If your kids are anything like the ones in my life, both at home and at school, then they love YouTube. When I ask them what they watch, they list names of YouTubers.
At first, I scoffed at this medium that seems to absorb all their energy. Then I started noticing something.
It started last summer after I kicked my three kids outside to play. They were writing in their notebooks furiously. Being my nosy self, I peered over their shoulders.
My kids, who are wonderfully, beautifully average, were planning their upcoming YouTube “projects”. They’d found an old digital camera and had been making videos (but not yet posting them anywhere). Upon further inspection, I noticed that many of these videos ideas were inspired by ones they watched endlessly on YouTube. They were using the texts they love as a way to generate ideas for their own composing. Further, they were using YouTube as a mentor text.
They reminded me that often when I use mentor texts in my own instruction, I want students to use the mentors to generate their own ideas. Whether we read The Important Book by Margaret Wise Brown, or an essay about Hermione Granger in The New York Times, I want student writers to use those texts as launching pads for their own thinking around topics. I know that one of the most important things that writers do is choose topics that inspire them. I also know that doesn’t happen by accident or chance or magic. We have to teach students how to find their ideas and mentor texts can help us do that.
A few months later, my 10-year-old son started his own YouTube channel. One day I walked into his bedroom where I saw his bulletin board covered in notes. He had created a vision board about his channel where he posted a criteria list focused on what he had been noticing in other videos. Upon further inspection, I noticed he had also created a template for a video. He was making note of the patterns in the videos, his mentor texts. He paying attention to the structure of a video, to the introduction (the intro) as well as the conclusion (the outro). He also made notes about what not to do.
Jacob’s work around structure reminds us that another way of looking at mentor texts is through the eyes of organizational patterns. When we ask students to notice how something is built, we invite them to create possibilities for their own writing. I want my students to read like writers and to make choices about the way they might structure a piece of writing. Mentor texts help us create a vision for doing that and they empower students to uncover those possibilities themselves.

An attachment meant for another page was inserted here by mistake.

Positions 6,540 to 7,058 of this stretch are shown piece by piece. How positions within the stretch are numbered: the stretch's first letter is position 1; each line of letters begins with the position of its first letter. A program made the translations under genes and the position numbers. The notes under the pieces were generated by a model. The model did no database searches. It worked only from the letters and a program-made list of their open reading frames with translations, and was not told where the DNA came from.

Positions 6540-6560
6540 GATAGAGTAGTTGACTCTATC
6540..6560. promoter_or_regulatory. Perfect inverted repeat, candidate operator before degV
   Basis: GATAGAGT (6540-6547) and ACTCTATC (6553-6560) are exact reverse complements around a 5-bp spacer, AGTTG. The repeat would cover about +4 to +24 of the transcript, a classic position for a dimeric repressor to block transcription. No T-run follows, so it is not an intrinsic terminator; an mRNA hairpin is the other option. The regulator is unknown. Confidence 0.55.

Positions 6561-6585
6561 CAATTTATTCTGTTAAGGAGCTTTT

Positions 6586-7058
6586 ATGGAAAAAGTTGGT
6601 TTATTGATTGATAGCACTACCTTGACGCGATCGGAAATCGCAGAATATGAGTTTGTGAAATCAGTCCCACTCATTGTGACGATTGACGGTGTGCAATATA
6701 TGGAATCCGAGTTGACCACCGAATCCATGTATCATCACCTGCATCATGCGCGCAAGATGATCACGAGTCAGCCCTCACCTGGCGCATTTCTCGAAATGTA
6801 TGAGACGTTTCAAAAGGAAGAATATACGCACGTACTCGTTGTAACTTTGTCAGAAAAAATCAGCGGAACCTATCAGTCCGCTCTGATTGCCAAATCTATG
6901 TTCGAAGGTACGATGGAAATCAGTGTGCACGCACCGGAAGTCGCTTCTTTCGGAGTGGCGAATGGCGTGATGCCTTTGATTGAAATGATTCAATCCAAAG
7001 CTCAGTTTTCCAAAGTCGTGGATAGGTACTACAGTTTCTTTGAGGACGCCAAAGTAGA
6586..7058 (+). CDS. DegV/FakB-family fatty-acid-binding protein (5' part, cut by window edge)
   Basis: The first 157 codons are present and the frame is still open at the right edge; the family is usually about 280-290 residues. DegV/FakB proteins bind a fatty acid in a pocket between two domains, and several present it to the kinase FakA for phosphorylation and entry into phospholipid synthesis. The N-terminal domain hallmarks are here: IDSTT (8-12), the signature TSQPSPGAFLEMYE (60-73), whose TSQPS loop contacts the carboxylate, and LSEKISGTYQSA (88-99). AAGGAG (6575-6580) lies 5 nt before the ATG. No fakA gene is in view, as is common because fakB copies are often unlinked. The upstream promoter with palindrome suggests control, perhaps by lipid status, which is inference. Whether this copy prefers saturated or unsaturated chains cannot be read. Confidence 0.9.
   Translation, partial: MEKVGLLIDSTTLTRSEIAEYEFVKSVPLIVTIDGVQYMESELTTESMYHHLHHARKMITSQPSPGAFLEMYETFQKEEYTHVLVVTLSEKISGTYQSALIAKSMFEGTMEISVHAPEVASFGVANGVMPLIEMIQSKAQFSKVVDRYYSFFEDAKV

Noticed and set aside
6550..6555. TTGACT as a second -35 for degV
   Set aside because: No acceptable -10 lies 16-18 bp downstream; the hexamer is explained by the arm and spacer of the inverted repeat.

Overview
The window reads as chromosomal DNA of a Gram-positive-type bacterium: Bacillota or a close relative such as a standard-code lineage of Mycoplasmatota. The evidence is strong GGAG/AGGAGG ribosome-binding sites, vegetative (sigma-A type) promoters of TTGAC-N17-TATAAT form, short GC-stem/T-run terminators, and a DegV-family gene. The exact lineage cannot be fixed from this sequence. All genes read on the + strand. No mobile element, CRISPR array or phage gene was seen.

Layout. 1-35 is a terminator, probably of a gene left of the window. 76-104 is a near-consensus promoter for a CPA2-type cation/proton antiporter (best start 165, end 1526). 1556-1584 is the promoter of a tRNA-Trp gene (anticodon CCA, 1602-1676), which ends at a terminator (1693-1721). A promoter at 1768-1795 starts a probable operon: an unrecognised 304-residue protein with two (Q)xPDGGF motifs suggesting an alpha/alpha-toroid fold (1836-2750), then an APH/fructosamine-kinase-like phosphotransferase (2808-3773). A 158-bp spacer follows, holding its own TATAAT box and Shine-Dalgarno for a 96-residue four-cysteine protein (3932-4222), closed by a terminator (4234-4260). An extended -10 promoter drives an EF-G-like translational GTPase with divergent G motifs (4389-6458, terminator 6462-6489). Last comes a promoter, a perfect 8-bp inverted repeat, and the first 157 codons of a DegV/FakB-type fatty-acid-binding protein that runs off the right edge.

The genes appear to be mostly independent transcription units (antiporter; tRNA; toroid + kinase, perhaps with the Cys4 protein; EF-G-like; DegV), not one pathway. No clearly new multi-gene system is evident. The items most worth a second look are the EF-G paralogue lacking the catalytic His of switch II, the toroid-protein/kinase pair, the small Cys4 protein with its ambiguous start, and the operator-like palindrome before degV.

As Jacob’s gotten better at making these videos, I’ve noticed that he’s also gotten better at the craft within the videos. He and his younger brother Justin decided to launch a series together (of which they’ve only made one episode). When I watch just the first minute of the video, I notice the way they use their voices and gestures. I notice the way they set the stage, displaying the title. I notice how they have clearly rehearsed what they’re going to say. These are all things they’ve picked up from watching their favorite videos, from studying the mentor texts. They identified nuances that add voice and flavor to the text, and then they tried it
Their attempts at incorporating these moves reminds me that another way to consider using mentor texts is to think about the ways we can teach students to read like writers. When we teach students to hone in on the craft moves a writer makes and to think about the purpose of the moves, they can start to think on a granular level about their own writing. The next step is to try those moves out in our own writing.
WHAT DOES THIS MEAN FOR OUR TEACHING?
As I notice the way my own kids have become immersed in these texts, I can’t help but think about how this relates to my own teaching using mentor texts. It’s not enough to show students a text and say, “Okay, now do this in your own writing.” We know that doesn’t work. Instead of becoming frustrated that kids don’t “get it,” I want to instead use mentor texts with intention.
Using mentor texts is also a process. I can’t expect for students to be able to look at a text and consider ideas, structure and craft all at once. I have to carve out time for students to be able to work through the different ways mentor texts can support them as writers. I have to teach with intention so they can write with intention.
When I consider immersing students in the kinds of writing that will help them grow as writers, I want them to have the same kind of authentic experience as my kids did. As a teacher, I also want to lean in to exploring all the ways mentor texts can look in my classroom — anything from YouTube videos to essays to infographics can help nudge writers to think about how to generate ideas, how to make choices about structure and how to develop their craft.
If you’d like to learn more about finding mentor texts, you can check out this smart Mentor Texts Are Everywhere.